Phytase activity from Lactobacillus spp. in calcium-fortified soymilk

Anne Lise Tang, Gisela Wilcox, Karen Z. Walker, Nagandra P. Shah, John F. Ashton, Lily Stojanovska

Research output: Contribution to journalArticlepeer-review

30 Citations (Scopus)


The presence of phytate in calcium-fortified soymilk may interfere with mineral absorption. Certain lactic acid bacteria (LAB) produce the enzyme phytase that degrades phytates and therefore may potentially improve mineral bioavailability and absorption. This study investigates the phytase activity and phytate degradation potential of 7 strains of LAB including: Lactobacillus acidophilus ATCC4962, ATCC33200, ATCC4356, ATCC4161, L. casei ASCC290, L. plantarum ASCC276, and L. fermentum VRI-003. Activity of these bacteria was examined both in screening media and in calcium-fortified soymilk supplemented with potassium phytate. Most strains produced phytase under both conditions with L. acidophilus ATCC4161 showing the highest activity. Phytase activity in fortified soymilk fermented with L. acidophilus ATCC4962 and L. acidophilus ATCC4161 increased by 85% and 91%, respectively, between 12 h and 24 h of fermentation. All strains expressed peak phytase activity at approximately pH 5. However, no phytate degradation could be observed.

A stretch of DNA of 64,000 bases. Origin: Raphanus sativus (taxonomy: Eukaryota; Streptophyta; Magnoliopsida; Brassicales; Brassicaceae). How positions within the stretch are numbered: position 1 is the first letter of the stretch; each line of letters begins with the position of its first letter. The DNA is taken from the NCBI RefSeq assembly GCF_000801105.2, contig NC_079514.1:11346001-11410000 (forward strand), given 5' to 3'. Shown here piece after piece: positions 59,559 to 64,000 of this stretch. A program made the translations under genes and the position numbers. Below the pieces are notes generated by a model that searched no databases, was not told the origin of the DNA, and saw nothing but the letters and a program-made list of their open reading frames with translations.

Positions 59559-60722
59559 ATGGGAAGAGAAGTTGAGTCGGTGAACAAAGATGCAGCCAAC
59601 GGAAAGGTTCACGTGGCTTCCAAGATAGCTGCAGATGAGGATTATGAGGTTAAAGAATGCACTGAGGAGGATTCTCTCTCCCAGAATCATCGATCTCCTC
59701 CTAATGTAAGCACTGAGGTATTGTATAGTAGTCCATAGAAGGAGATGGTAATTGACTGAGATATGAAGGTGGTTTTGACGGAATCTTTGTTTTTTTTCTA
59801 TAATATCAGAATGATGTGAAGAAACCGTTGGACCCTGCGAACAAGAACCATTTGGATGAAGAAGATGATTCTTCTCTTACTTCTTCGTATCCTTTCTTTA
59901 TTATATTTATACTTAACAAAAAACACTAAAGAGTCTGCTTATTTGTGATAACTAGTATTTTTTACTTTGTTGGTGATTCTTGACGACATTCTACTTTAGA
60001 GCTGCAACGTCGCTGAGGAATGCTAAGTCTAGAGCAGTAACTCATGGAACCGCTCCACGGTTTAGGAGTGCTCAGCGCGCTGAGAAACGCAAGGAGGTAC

Original languageEnglish
Pages (from-to)M373-M376
JournalJournal of Food Science
Issue number6
Publication statusPublished - Aug 2010
Externally publishedYes


  • Calcium
  • Fermentation
  • Phytase
  • Phytic acid
  • Soymilk

ASJC Scopus subject areas

  • Food Science


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